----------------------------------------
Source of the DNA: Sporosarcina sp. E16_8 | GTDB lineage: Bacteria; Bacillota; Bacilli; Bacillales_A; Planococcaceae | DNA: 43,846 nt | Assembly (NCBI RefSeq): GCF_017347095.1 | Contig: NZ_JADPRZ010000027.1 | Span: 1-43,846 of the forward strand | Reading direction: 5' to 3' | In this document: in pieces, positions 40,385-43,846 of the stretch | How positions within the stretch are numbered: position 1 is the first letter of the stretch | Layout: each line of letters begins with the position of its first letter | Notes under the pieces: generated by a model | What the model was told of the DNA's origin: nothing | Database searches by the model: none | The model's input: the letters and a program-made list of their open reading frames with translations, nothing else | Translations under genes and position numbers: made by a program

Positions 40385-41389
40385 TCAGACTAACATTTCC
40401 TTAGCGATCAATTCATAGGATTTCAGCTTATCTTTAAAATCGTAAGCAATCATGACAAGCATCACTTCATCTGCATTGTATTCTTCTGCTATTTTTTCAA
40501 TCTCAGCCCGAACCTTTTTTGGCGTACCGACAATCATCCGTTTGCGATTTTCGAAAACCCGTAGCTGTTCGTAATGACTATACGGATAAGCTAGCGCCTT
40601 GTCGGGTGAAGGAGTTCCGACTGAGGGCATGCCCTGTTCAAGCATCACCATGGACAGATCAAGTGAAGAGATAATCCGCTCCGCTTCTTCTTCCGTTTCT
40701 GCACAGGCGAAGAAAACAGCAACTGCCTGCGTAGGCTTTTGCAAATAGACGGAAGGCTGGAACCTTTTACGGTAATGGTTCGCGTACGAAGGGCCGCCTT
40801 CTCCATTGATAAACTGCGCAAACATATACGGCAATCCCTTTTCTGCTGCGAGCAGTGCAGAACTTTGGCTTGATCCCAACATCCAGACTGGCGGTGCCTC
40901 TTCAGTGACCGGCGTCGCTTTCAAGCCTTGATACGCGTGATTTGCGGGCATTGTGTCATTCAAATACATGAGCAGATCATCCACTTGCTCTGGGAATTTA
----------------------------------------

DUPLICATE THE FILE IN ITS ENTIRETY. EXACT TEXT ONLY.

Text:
Source of the DNA: Sporosarcina sp. E16_8 | GTDB lineage: Bacteria; Bacillota; Bacilli; Bacillales_A; Planococcaceae | DNA: 43,846 nt | Assembly (NCBI RefSeq): GCF_017347095.1 | Contig: NZ_JADPRZ010000027.1 | Span: 1-43,846 of the forward strand | Reading direction: 5' to 3' | In this document: in pieces, positions 40,385-43,846 of the stretch | How positions within the stretch are numbered: position 1 is the first letter of the stretch | Layout: each line of letters begins with the position of its first letter | Notes under the pieces: generated by a model | What the model was told of the DNA's origin: nothing | Database searches by the model: none | The model's input: the letters and a program-made list of their open reading frames with translations, nothing else | Translations under genes and position numbers: made by a program

Positions 40385-41389
40385 TCAGACTAACATTTCC
40401 TTAGCGATCAATTCATAGGATTTCAGCTTATCTTTAAAATCGTAAGCAATCATGACAAGCATCACTTCATCTGCATTGTATTCTTCTGCTATTTTTTCAA
40501 TCTCAGCCCGAACCTTTTTTGGCGTACCGACAATCATCCGTTTGCGATTTTCGAAAACCCGTAGCTGTTCGTAATGACTATACGGATAAGCTAGCGCCTT
40601 GTCGGGTGAAGGAGTTCCGACTGAGGGCATGCCCTGTTCAAGCATCACCATGGACAGATCAAGTGAAGAGATAATCCGCTCCGCTTCTTCTTCCGTTTCT
40701 GCACAGGCGAAGAAAACAGCAACTGCCTGCGTAGGCTTTTGCAAATAGACGGAAGGCTGGAACCTTTTACGGTAATGGTTCGCGTACGAAGGGCCGCCTT
40801 CTCCATTGATAAACTGCGCAAACATATACGGCAATCCCTTTTCTGCTGCGAGCAGTGCAGAACTTTGGCTTGATCCCAACATCCAGACTGGCGGTGCCTC
40901 TTCAGTGACCGGCGTCGCTTTCAAGCCTTGATACGCGTGATTTGCGGGCATTGTGTCATTCAAATACATGAGCAGATCATCCACTTGCTCTGGGAATTTA